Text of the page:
MPs resign in protest over “unjustifiable” vice-chancellor pay
A total of four MPs have resigned from their roles at the University of Bath in protest over the pay of the vice-chancellor, Professor Dame Glynis Breakwell.
This week three Labour MPs announced that they would be standing down from their positions as members of the Court of Bath University – a body that is meant to represent the interests of the university's stakeholders.
Kerry McCarthy (MP for Bristol East), Darren Jones (Bristol North West) and David Drew (Stroud) all feel that the vice-chancellor's £451,000 a year salary is excessively high, particularly amid rising fees for students.
Their resignations follow that of the Conservative MP for South West Wiltshire, Andrew Murrison, who stepped down from the same role two weeks ago over what he described as an “eye-watering” pay packet for the VC.
Why are people so angry?
Dame Glynis' £451,000 pay packet makes her the highest paid VC in the UK. The figure is comprises a base salary of £434,000 plus an extra £17,000 in other allowances – a wage she's been since 2015–16 when Bath gave her an 11% pay rise (up from around £390,000).
As we've reported, this year is the first in which tuition fees will rise from the already-controversial £9,000 a year to £9,250, and they're set to increase each year until 2020. Kerry McCarthy MP believes it isn't “sustainable” or “fair” that vice-chancellors are paid as much as they are while “students are struggling”.
Many have also highlighted the huge gap in pay between the VC and those at the lower end of the university's pay scale, with staff on the lowest pay grade earning approximately £15,000 a year (less than 4% of the VC's salary). In fact, in December 2016 some Bath students called for the uni to adopt a 5:1 pay ratio, meaning no employee could earn more than five times what the lowest-paid worker received.
Is it just Bath?
Earlier this year we reported that the average salary for a UK vice-chancellor was a whopping £277,000 a year. The findings came courtesy of a report by the University and College Union (UCU), and while no VC received as much as Bath's, there were still some eye-watering figures on show.
The average VC salary stands at over 6.5 times that of teaching staff, with 24 universities electing to increase their VC's pay by 10%. Many received a far bigger pay rise, with Professor Debra Humphries of the University of Brighton seeing her wage boosted by 31%.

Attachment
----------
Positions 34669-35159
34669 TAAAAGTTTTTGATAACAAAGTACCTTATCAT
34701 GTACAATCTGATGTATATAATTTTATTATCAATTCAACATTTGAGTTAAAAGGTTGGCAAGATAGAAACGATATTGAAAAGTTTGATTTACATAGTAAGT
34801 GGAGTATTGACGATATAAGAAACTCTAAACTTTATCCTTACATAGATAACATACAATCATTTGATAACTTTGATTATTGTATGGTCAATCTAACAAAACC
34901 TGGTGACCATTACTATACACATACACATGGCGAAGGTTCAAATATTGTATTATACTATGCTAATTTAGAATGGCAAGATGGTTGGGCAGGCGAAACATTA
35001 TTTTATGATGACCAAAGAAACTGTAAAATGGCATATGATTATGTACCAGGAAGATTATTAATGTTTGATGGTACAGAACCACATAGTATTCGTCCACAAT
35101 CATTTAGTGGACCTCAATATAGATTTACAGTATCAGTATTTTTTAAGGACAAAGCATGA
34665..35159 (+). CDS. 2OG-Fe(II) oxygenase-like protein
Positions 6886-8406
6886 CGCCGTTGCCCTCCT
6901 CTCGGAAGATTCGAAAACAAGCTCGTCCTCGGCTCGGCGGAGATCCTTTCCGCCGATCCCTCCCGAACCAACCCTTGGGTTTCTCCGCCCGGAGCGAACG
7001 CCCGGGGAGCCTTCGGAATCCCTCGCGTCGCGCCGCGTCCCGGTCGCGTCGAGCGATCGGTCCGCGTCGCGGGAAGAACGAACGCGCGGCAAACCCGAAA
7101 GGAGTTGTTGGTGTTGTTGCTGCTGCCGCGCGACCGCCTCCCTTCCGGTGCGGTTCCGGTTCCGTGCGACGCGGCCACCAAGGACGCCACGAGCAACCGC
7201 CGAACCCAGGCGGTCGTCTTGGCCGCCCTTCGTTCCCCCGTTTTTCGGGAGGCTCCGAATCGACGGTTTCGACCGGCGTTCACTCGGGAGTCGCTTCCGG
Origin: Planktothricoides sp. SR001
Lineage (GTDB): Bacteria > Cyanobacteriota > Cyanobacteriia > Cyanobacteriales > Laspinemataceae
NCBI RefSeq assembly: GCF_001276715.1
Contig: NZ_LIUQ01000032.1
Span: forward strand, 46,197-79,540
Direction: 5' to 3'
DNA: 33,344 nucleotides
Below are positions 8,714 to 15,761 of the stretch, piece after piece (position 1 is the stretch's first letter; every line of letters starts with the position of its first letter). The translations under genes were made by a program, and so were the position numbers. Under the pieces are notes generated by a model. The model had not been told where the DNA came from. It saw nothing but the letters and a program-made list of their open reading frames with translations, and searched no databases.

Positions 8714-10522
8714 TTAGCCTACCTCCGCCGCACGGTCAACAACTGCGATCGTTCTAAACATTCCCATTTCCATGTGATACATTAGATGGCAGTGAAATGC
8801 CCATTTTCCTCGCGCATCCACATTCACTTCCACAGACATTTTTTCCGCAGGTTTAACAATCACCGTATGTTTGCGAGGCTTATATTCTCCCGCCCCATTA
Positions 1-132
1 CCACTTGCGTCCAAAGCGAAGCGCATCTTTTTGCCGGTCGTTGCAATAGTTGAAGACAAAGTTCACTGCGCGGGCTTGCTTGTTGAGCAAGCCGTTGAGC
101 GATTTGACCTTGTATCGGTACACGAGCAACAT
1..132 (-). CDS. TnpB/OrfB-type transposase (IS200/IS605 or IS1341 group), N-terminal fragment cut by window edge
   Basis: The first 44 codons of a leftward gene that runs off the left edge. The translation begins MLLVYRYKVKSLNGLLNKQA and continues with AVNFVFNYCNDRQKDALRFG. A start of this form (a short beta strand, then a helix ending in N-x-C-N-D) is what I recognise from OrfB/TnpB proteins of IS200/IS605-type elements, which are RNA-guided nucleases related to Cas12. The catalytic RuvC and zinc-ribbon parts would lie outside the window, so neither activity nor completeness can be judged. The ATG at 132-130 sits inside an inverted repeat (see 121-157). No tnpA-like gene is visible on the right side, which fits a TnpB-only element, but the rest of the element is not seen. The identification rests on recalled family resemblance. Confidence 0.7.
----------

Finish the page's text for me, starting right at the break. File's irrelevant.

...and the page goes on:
The University of Bournemouth's Professor John Vinney also took a sizeable increase in pay (up by 20%, taking his salary to £305,000), despite many of his uni's staff being told that they could only have a 1% rise. The most shocking numbers may be yet to come, as a number of institutions refused to disclose details on their spending.
In defence of the VCs
Despite the widespread furore, some high-profile figures have come out in defence of vice-chancellor's salaries. While discussing the pay of Bath's VC, the executive director of Bath Chamber of Commerce, Ian Bell, said:
The university is massively important to the economy of Bath… by any measurement this is a Premier League university doing incredibly well.
I don't think it's unreasonable that if an organisation is performing at a very high level in a national and international context, that the people running the organisation shouldn't be rewarded accordingly.
But perhaps the most notable argument in favour of vice-chancellor has come from the University of Bolton's very own VC. Professor George Holmes (or, to give him his full name as used by the media, yacht/Bentley-owning George Holmes) made the following controversial remarks to The Financial Times earlier this month:
Those at the top end of the sector are not paid enough. Nine Australian VCs earn more than A$1 million [about £615,000] a year. 30 university presidents in the US do.
I have had a very successful career. I hope students use their education to get a good job and then they can have a Bentley. Do you want to be taught by someone who is successful or a failure?